Buying your first home is down right scary for most people. Your facing the unknown in most cases. Terms you don’t know…payments your not sure of…and I wont even mention the contracts to sign. Some studies show that some people are so over come with anxiety that they wont take the first steps to even buying a home.
For most of us, buying a house is the largest purchase we will ever make. and of course the first time is by far the hardest. So make sure to take advantage of ALL the home buying information you can.
Do some research and be fully informed before beginning your search for a home. Here are the six steps you should take before buying:
1) Before you start your house search, think carefully about what it will be like to be a homeowner. For most people, home ownership is the American dream and the advantages (tax benefits, sense of home, financial investment) far out weigh any drawbacks.
2) Know your credit. This is the first thing a lender is going to look at. Your FICO score will probably range from 400 on the low end to 850 on the high end…the higher the better. Contact one of the three major credit-reporting agencies to obtain your credit report and make sure it is accurate. If it isn’t, you’ll need to contact the credit agencies to find out how to resolve any issues. You can also work with a credit repair agency, but beware, as there are a lot of scam artists out there, especially online. I would not use anyone unless they were referred to you by someone you trust.
3) Know your finances. A down payment is a big barrier to homeownership. There are, however, many different loans/mortgages out there that offer low down payment options. You should work with a quality mortgage broker or banker to find out what would work best for your situation. And don’t forget the government…a HUD loan is usually a great way to get into your first home also. Again, check with your broker or banker for more specifics.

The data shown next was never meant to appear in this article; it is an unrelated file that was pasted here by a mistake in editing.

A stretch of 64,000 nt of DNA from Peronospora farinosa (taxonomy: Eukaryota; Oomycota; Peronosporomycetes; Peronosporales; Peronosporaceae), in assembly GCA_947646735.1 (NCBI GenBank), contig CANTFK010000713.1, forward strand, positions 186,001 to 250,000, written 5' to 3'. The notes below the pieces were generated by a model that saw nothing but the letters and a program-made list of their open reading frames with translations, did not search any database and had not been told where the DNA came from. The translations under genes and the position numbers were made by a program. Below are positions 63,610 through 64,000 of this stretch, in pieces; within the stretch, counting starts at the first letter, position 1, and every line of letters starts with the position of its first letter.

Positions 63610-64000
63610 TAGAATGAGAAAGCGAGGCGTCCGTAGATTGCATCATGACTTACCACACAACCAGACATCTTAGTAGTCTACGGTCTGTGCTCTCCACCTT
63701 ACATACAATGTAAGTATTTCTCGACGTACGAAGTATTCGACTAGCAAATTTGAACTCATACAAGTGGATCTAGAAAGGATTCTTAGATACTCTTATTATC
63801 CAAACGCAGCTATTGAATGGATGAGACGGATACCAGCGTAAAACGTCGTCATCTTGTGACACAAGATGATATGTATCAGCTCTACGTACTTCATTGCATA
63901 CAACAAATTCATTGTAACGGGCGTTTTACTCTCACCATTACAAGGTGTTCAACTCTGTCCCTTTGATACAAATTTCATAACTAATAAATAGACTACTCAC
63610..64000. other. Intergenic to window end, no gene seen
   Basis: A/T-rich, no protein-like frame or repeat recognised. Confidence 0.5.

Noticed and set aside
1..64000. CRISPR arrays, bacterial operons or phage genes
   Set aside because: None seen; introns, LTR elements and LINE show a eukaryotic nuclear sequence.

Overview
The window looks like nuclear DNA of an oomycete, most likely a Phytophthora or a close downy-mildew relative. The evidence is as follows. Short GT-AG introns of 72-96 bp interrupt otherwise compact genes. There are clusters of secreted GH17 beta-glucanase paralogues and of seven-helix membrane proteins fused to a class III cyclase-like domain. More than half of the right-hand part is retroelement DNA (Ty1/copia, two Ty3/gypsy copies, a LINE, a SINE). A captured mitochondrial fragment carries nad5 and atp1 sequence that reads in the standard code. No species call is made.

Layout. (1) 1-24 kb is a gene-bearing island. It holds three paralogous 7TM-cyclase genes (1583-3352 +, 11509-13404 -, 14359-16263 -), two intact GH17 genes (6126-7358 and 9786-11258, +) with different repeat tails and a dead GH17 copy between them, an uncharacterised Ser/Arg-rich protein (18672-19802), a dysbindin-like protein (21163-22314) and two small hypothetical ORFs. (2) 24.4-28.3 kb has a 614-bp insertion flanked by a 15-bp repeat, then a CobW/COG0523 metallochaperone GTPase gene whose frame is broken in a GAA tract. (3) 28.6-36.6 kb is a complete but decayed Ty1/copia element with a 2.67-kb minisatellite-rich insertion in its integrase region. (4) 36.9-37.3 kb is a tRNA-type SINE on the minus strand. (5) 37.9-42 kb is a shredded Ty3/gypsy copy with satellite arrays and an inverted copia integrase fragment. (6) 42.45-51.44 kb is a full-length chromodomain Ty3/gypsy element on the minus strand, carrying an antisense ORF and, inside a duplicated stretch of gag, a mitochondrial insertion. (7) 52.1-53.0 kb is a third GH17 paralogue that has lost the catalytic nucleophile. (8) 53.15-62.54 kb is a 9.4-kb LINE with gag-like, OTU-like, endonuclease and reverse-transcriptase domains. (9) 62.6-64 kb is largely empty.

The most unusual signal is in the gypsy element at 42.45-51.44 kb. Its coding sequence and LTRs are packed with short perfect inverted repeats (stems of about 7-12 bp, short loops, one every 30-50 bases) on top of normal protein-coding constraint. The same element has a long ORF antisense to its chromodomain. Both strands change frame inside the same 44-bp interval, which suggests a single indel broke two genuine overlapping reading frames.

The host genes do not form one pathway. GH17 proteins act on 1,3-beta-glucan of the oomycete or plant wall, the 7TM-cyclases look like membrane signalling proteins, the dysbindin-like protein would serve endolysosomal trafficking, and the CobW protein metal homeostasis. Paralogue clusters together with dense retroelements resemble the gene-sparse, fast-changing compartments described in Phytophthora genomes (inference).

4) When meeting with a good mortgage broker or banker, ask them to pre-approve you, not pre-qualify you. Pre-approval is an actual underwriting of your file (whether manually or auto-underwritten) and will let you know how much you can actually spend on a house and up to what rate you would be able to go to. This means, of course, that you will have to provide your income documentation, credit, and various other items required by the lender to actually underwrite your file. When you are ready to make an offer on a home, you’ll have more bargaining power over someone who is just pre-qualified, which just means someone has looked over your info and thinks you would qualify for financing.
5) While meeting with your mortgage broker or banker, have them look into any down payment assistance programs that may be available. There are many programs out there run by counties and cities and other agencies. The trick is to know about them, first, and then to see if you qualify for them.
6) Look into first-time home buyer classes. Many lenders, nonprofits, and Realtors offer home buyer education classes. They are usually 2 to 4 hours long and will walk you through the process of applying for a loan, working with a Realtor, making an offer, going to escrow (closing), and various other responsibilities associated with owning your own home. And realize that whoever is putting on the class is will also try and sell you on their services, which is fine, but you are under no obligation to use them.
Follow these six steps and ask questions. Make sure you understand EVERYTHING that they explain to you…if you dont understand something ASK ASK ASK! Good luck.
Author: Doc SchmyzThis author has published 2 articles so far.